8 Diabetes warning signs you can see on your skin

Your skin may be trying to tell you that you have diabetes, or that your diabetes treatment plan isn’t working. Here’s what diabetes warning signs to look for.

Diabetes is one of those conditions that’s difficult to see. Common symptoms like fatigue or increased thirst are invisible. But the high blood sugar that comes with diabetes affects the entire body, including the skin. In fact, about 1 in 3 people with diabetes will develop a skin rash or another skin problem like dry skin, dark patches, or even infections at some point.

The good news is that many of these skin problems clear up once your blood sugar is well controlled, says Debra Jaliman, M.D. Dr. Jaliman is an assistant clinical professor of dermatology at the Icahn School of Medicine at Mount Sinai and author of Skin Rules: Trade Secrets from a Top New York Dermatologist. That said, any of the skin problems below can suggest that you’re developing diabetes. Or, if you already have diabetes, they’re a red flag that the condition is not well controlled.

Here are 8 diabetes warning signs to look for on your skin. If any of them are familiar, make an appointment with your primary care physician or endocrinologist to talk about your concerns.

1. Acanthosis Nigricans

“This is a dark patch that can occur in the armpits, in the groin, or even on the back of your neck,” says Dr. Jaliman. “It can happen because you have too much insulin in your blood.” It also may be the first sign that you have diabetes, or even prediabetes. Prediabetes is higher than normal blood sugar. It can progress to type 2 diabetes if left untreated.

Did you know that you can pair your glucometer with Wellframe, a digital health management app? It lets you share your blood sugar levels with your care team for help managing your condition. Many health plans offer Wellframe for free.

2. Open Sores or Wounds

These usually occur on the feet or legs. “When you have high blood sugar that goes untreated for a long time, it leads to poor circulation and nerve damage,” explains Dr. Jaliman. That can also make it harder for skin wounds to heal.

“Because of the nerve damage, people with diabetes do not feel the area on their feet or legs when they injure it. So they don’t treat these wounds. And they get progressively worse,” Dr. Jaliman adds. That’s why if you do have diabetes, you should check your feet daily for sores and open wounds.

3. Necrobiosis Lipoidica

This lower-leg rash causes raised red shiny patches with a yellow center. It’s more common in women. As the rash progresses, it turns into patches of swollen, hard skin. It may also be itchy and painful. See a dermatologist for treatment options such as topical or oral medication or skin grafts.

4. Dry, Itchy Skin

Skin becomes dry and itchy because of elevated blood sugar, says Dr. Jaliman. “It’s important to control the blood sugar, which will help with the itching.” Dr. Jaliman also recommends that you use fragrance-free cleansers, since fragrances can irritate skin. Look for cleansers that have hydrating ingredients. A few good ones:

  • Glycerin.
  • Hyaluronic acid.
  • Ceramides.

Also, put on a moisturizer as soon as you get out of the shower. This helps seal in moisture. If the itching really bothers you, you can also try an over-the-counter antihistamine.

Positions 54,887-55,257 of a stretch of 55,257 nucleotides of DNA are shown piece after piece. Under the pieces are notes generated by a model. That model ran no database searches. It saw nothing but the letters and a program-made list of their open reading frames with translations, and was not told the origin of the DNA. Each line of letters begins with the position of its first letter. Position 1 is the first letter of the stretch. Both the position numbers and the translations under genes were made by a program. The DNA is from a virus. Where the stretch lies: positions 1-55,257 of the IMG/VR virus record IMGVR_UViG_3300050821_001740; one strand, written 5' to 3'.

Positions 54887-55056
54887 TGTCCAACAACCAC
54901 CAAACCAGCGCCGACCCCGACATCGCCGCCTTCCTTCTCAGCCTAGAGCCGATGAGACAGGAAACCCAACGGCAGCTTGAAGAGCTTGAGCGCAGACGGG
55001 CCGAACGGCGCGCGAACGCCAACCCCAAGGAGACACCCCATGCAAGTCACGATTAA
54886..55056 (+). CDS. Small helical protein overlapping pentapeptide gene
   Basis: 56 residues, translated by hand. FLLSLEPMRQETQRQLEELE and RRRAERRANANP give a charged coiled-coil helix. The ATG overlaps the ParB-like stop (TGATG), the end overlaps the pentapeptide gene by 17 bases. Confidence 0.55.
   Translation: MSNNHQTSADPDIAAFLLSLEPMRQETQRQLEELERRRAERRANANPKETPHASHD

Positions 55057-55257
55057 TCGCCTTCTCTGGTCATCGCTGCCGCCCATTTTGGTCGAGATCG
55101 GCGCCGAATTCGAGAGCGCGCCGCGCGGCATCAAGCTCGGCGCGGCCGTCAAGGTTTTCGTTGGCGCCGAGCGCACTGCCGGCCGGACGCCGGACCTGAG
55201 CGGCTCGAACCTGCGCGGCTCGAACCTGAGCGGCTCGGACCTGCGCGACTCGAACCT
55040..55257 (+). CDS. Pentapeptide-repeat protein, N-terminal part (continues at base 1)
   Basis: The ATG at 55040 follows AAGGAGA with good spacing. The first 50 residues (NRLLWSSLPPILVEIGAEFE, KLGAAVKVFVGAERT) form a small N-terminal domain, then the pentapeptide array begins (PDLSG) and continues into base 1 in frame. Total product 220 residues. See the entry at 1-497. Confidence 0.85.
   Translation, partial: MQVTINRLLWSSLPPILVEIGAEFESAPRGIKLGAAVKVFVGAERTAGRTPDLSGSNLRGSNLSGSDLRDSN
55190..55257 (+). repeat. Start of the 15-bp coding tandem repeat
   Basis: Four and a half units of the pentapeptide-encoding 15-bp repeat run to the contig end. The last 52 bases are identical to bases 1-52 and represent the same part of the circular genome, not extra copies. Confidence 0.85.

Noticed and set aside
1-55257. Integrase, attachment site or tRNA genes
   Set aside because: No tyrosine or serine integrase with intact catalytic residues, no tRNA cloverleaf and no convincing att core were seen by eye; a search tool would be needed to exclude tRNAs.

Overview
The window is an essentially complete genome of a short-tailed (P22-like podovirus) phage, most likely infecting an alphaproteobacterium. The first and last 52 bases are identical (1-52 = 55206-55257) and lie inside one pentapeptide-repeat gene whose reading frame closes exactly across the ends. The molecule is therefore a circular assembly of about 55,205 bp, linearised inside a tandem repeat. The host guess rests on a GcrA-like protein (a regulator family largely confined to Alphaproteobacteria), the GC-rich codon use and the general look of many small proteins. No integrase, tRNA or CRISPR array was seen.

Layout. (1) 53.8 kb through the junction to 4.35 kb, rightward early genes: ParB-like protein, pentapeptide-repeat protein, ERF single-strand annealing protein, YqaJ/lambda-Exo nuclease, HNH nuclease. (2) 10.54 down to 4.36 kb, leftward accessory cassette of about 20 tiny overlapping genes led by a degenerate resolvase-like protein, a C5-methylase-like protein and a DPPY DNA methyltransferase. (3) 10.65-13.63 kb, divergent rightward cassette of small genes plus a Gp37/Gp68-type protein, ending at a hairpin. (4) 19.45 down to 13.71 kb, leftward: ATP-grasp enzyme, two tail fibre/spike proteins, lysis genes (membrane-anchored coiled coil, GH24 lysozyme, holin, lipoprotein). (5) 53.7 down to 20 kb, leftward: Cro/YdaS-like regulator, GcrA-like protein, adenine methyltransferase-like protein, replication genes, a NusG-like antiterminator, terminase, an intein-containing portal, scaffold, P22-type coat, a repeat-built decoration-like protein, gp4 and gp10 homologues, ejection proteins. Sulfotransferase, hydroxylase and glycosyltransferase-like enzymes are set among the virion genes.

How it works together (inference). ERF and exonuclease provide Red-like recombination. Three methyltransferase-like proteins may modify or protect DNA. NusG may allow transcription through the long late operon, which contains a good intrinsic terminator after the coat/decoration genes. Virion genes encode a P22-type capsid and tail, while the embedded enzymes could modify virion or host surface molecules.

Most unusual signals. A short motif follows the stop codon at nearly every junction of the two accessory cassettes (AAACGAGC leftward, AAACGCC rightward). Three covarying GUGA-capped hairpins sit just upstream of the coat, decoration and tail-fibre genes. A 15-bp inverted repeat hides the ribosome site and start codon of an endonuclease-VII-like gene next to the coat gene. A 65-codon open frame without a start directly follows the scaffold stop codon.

5. Digital Sclerosis

This is hard, thickening skin. It forms on your fingers or toes. Fingers can feel stiff and difficult to move. And it may even feel like you have pebbles in your fingertips. Over time, digital sclerosis can spread to your arms, upper back, shoulders, and neck. It also often has the texture of an orange peel.

Tell your doctor about the thickening skin. Getting better control of your diabetes can help. You may also need physical therapy to make sure you can still bend and straighten your joints.

6. Skin Infections

People with diabetes tend to get skin infections. The reason: Their dry skin makes it harder for them to fend off harmful bacteria. Common infections include:

  • Styes (infections of the oil glands in the eyelids).
  • Folliculitis (infection of hair follicles).
  • Infections around the nails.

The skin itself will feel hot, swollen, red, and painful. The infections can be treated with antibiotics. But to help prevent them, you’ll need better blood sugar control. You can also practice good skin care habits, including:

  • Moisturizing skin often.
  • Treating cuts right away.
  • Keeping your home more humid during cold, dry winter months.

7. Xanthelasma

These are yellow patches on the eyelids. They are caused by high fat levels (usually cholesterol) in the blood, says Dr. Jaliman. They can be controlled through a combination of diet and prescription medication for diabetes. “To get rid of them once they occur, they can be treated by freezing with liquid nitrogen, acid treatment, or electrodessication,” Dr. Jaliman adds. Electrodessication uses an electrical current to remove lesions from skin.

8. Skin Tags

These are small skin growths that can show up on anyone. They are most common on the eyelids, neck, underarms, and groin. “Skin tags are usually not that important and occur in 25% of the population,” Dr. Jaliman says. “Some studies have linked them to diabetes. It can be a sign of high blood sugar,” she adds. You should talk to your doctor about new or changing skin tags. They may suggest that your diabetes isn’t under control. And your doctor can help you take the reins again.

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